“Traditionally in China, farmers raised a few pigs in their lots or barns, feeding them food waste and vegetation. Because of concerns about disease and inefficiency, the government has increasingly pushed confinement operations,” writes Lynn Hicks, a longtime Des Moines Register business editor.  I absolutely believe the Shang Hai Farm he visited, with their 20,000 pigs and “virtuous cycle” of manure-fertilized crops, grown for feed, is a successful model of farming innovation worthy of praise; my point is, so are many similar Iowa modern hog barns—has Hicks visited them recently?

Our new Chinese friend was shocked to learn that modern farms are sometimes met with suspicion: construction sites vandalized, threats are anonymously left on farmers’ voicemails, family farmers who want their sons and daughters to return to the farm are shouted down at county meetings by protestors who have been bussed in from other communities.  On our editorial pages, unsubstantiated insults are hurled because innovation is unfamiliar; science is scary and big is bad.  Suddenly, raising “a few pigs in their lots or barns, feeding them food waste and vegetation” is the better solution?  It seems to be what some are demanding.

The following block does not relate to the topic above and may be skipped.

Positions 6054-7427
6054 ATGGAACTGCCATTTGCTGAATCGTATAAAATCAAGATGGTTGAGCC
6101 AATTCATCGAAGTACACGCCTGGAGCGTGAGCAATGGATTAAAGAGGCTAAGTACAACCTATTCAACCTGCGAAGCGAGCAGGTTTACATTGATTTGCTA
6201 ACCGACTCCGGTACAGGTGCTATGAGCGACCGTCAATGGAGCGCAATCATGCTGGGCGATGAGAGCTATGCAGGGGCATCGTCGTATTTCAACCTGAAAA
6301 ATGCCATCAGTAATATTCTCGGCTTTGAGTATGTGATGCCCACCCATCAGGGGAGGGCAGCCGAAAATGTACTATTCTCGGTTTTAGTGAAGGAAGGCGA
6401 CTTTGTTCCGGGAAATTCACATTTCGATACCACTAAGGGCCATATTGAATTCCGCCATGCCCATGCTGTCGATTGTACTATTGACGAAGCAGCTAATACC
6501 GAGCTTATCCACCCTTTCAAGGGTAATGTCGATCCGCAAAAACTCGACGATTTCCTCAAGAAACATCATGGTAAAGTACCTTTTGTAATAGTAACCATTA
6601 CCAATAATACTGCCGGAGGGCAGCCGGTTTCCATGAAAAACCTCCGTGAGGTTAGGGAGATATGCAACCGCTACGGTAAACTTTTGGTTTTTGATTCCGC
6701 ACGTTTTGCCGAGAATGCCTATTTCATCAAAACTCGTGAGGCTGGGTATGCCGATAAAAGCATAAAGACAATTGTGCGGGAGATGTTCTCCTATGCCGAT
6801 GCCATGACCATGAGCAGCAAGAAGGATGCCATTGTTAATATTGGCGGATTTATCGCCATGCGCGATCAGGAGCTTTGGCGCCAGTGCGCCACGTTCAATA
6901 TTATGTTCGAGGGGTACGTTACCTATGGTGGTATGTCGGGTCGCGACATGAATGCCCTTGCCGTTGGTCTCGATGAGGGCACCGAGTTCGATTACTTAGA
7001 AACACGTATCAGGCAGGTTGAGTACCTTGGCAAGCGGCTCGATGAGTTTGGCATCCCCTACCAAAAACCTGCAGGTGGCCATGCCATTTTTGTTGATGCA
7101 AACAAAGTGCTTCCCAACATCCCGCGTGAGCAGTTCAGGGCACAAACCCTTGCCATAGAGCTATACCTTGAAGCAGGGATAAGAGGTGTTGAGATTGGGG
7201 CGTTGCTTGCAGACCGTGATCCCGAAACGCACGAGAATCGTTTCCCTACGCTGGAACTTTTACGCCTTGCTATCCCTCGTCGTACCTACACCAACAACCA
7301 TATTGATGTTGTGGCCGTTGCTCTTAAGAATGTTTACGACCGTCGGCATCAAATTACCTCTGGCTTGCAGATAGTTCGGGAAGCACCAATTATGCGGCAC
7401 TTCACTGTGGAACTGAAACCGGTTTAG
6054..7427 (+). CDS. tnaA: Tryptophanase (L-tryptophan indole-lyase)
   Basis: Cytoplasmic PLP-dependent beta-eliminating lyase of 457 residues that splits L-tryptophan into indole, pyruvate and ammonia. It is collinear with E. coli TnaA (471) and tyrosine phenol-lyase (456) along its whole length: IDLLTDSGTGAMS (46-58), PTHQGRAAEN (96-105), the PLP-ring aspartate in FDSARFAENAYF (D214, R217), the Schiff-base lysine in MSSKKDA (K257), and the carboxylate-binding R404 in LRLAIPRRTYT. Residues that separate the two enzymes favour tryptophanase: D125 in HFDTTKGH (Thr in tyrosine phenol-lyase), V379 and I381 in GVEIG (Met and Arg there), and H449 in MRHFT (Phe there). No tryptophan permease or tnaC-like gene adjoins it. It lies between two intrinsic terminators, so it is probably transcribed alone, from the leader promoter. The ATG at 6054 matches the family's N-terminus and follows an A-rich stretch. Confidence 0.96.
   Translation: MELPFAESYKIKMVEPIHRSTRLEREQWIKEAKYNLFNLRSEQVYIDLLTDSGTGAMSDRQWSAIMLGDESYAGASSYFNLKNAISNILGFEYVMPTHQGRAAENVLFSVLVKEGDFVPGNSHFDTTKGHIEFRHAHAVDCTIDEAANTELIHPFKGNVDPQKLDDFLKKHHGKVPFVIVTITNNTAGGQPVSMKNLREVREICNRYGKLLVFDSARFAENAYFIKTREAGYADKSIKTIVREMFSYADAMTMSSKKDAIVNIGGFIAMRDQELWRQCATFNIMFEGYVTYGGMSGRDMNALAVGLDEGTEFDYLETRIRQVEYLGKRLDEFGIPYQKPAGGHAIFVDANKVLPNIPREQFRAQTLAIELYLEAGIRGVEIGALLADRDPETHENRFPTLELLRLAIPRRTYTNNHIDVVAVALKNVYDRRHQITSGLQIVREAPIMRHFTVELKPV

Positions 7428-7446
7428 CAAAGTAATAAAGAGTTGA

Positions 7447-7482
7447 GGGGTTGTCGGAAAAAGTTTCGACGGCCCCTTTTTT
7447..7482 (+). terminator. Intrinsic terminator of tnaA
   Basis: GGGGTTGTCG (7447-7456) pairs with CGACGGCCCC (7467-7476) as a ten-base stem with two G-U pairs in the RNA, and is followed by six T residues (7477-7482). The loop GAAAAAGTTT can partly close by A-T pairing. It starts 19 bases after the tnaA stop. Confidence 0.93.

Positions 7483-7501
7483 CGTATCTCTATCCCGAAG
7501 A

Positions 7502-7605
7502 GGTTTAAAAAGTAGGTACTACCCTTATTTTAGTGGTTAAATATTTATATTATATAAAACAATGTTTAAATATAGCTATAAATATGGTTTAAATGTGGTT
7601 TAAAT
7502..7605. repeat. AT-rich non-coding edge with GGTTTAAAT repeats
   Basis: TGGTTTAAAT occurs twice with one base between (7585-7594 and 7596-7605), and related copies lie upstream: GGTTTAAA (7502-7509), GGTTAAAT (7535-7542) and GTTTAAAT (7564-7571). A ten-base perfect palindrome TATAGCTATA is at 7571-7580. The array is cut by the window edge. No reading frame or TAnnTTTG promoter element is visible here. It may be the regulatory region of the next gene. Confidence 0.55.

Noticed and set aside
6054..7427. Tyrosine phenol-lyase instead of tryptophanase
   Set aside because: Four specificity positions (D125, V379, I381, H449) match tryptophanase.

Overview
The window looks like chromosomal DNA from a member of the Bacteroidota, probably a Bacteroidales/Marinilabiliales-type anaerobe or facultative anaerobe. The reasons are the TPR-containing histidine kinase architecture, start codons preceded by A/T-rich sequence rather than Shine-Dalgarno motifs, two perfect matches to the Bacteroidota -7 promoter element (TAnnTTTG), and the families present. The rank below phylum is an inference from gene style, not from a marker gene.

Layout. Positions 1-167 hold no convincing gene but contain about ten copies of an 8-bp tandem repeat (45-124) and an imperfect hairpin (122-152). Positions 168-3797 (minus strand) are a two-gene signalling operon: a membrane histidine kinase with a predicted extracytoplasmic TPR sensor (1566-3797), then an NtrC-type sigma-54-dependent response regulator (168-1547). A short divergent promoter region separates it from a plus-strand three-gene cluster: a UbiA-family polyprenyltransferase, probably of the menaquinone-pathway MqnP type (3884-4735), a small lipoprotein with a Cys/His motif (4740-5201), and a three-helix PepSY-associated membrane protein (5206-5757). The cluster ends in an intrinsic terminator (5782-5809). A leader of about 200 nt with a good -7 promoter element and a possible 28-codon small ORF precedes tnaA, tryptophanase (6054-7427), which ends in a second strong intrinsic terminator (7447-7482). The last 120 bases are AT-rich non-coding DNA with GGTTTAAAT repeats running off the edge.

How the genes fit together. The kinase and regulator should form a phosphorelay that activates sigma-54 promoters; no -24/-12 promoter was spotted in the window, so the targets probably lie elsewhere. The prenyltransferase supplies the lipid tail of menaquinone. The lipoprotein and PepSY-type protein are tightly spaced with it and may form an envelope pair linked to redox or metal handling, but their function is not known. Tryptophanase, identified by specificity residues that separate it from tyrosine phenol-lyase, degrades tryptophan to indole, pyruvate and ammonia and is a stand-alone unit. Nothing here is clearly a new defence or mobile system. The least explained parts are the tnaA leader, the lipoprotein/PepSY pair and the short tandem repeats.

How can we hold up the tools of farming innovation, yet scorn the men and women right here who developed them?  How can we applaud farmers overseas for progress, yet slap Iowa farmers who also embrace it?  Environmentally-responsible barns, sustainable use of organic manure to fertilize crops, working with the community to site new barns and paying attention to how they look, and how they smell, is also a part of livestock farming.  There’s a group of experts who work to help farmers do the right thing (http://www.supportfarmers.com/).

Are the memories of our great-grandparents’ food lines, cold porridge and insufficient protein long forgotten?   Sure, we remember the dirt-under-the-fingernails work ethic of farmers and the beauty of farmland, but have we forgotten the hunger that prompted our nation to ask them for more.  As the late writer and poet Ellen Glasgow would say, “A tragic irony of life is that we so often achieve success or financial independence after the chief reason for which we sought it has passed away.” 

Innovations were sought because farmers needed to feed more people, bring more choices, more affordable choices to all.  Now that they’ve done more, we want them to do less?

“I am but one member of a vast team made up of many organizations, officials, thousands of scientists, and millions of farmers – mostly small and humble – who for many years have been fighting a quiet, oftentimes losing war on the food production front,” wrote Iowa farmer and Nobel Peace Prize recipient, Norman Borlaug.